O'Reilly logo

Stay ahead with the world's most comprehensive technology and business learning platform.

With Safari, you learn the way you learn best. Get unlimited access to videos, live online training, learning paths, books, tutorials, and more.

Start Free Trial

No credit card required

Selling Project Management to Senior Executives: Framing the Moves That Matter

Book Description

Despite tremendous growth in the project management profession and substantial proof that the profession has helped increase productivity and bottom line earnings, some senior-level executives are still fighting progress. Why is it so difficult to sell project management to senior executives? and How do you get them on board? are the main questions being answered in this pertinent book by Thomas, et al. After years of research, the authors report their findings in Phases I and II of this insightful book.

Table of Contents

  1. Copyright
  2. Acknowledgments
  3. Executive Summary
    1. Chapter 1: Study Background
    2. Chapter 2: Theoretical Foundation
    3. Chapter 3: Study Methodology
      1. Phase I
      2. Phase II
    4. Chapter 4: Phase I Findings: Why Is It Difficult to Sell Project Management to Senior Executives?
    5. Chapter 5: Phase II Findings: Demographics and Practice
    6. Chapter 6: Phase II Findings: How Do You Sell Project Management to Senior Executives?
      1. What Do Very Successful Sellers Do?
      2. What Do Unsuccessful Sellers Do?
      3. What Are Senior Executives Looking For?
    7. Chapter 7: Insights and Future Research Directions
  4. 1. Study Background
    1. Research Objectives
    2. Key Definitions
    3. Research Questions
    4. Research Approach
    5. Scope Limitations
    6. Team Structure and Management Process
      1. Timing and Deliverables
    7. Report Structure
  5. 2. Theoretical Foundation
    1. Project Management Literature
      1. Practical Literature on Selling Project Management
      2. Project Success
      3. Value of Project Management
      4. Understandings of Project Management
      5. Project Management Practices
    2. Marketing Literature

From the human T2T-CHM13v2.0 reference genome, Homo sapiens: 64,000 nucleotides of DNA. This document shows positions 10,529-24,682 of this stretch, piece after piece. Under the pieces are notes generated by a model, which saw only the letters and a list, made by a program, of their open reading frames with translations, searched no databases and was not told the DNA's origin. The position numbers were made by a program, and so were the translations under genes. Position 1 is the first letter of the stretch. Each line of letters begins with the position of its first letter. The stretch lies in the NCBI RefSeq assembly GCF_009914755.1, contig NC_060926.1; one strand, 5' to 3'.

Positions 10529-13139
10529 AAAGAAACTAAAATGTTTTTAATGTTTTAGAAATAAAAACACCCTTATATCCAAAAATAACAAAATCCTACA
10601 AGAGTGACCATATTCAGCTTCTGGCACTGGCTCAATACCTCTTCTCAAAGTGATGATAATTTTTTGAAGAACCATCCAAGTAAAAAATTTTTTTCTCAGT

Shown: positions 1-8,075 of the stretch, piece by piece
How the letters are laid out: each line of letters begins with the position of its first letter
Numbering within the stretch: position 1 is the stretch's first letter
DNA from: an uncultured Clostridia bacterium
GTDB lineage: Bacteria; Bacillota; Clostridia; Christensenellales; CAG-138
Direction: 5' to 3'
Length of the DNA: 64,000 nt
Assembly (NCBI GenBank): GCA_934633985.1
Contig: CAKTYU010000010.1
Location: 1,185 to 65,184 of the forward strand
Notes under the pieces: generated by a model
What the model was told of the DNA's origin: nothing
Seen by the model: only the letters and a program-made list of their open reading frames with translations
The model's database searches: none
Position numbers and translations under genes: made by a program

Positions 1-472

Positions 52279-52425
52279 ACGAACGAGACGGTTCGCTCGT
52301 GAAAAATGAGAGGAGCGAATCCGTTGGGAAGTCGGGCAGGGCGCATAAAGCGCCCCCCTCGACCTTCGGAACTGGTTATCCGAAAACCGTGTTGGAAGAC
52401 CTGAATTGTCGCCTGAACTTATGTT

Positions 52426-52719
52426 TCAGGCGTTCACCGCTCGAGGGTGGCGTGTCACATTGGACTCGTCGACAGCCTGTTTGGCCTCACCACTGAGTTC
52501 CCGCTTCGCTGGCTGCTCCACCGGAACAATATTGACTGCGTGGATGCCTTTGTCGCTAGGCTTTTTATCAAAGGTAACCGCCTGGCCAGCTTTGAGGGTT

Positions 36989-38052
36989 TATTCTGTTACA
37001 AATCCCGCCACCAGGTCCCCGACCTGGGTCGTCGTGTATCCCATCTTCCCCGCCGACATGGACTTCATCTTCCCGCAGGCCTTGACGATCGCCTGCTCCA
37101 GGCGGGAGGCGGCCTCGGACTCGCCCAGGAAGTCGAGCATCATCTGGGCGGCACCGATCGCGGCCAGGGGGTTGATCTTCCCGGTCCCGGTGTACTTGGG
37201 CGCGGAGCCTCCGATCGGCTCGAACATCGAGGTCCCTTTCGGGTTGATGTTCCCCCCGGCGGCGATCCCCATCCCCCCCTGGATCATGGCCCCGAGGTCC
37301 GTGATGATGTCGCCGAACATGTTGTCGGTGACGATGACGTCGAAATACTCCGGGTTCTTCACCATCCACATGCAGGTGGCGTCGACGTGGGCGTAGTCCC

1. Services Marketing
      2. Seller Credibility
      3. Branding
      4. Sales Tactics
      5. Aligning Buying and Selling Values
        1. Foundation Values
        2. Innovation Values
    3. Organizational Theory Literature
      1. Strategic Issues
      2. Sense Making Approaches
    4. Translating Literature Review Findings into Action
      1. Study “Independent Variables”
    5. Summary
  6. 3. Study Methodology
    1. Research Design Overview
    2. Phase I Methodology
      1. Sampling Frame
      2. Participants
      3. Data Collection
      4. Data Analysis Strategy
      5. Limitations
    3. Phase II Methodology
      1. Sampling Frame
      2. Response Rates
      3. Survey Logistics
      4. Survey Structure
    4. Phase II Statistical Analysis Strategy
      1. Part I—Data Screening and Instrument Reliability Testing
      2. Part II—Correlational Analysis
      3. Part III—Exploratory Factor Anlaysis
        1. Detailed Description of Data Screening and EFA Analysis[1]
      4. Resulting EFA Models
      5. Generalizability of Results
    5. Summary
      1. Notes
  7. 4. Phase I Findings: Why Is It Difficult to Sell Project Management to Senior Executives?[1]
    1. Understandings of Project Management and Its Value
    2. Barriers to Selling Project Management
    3. How Is Project Management Successfully Sold?
    4. Buying-Selling Process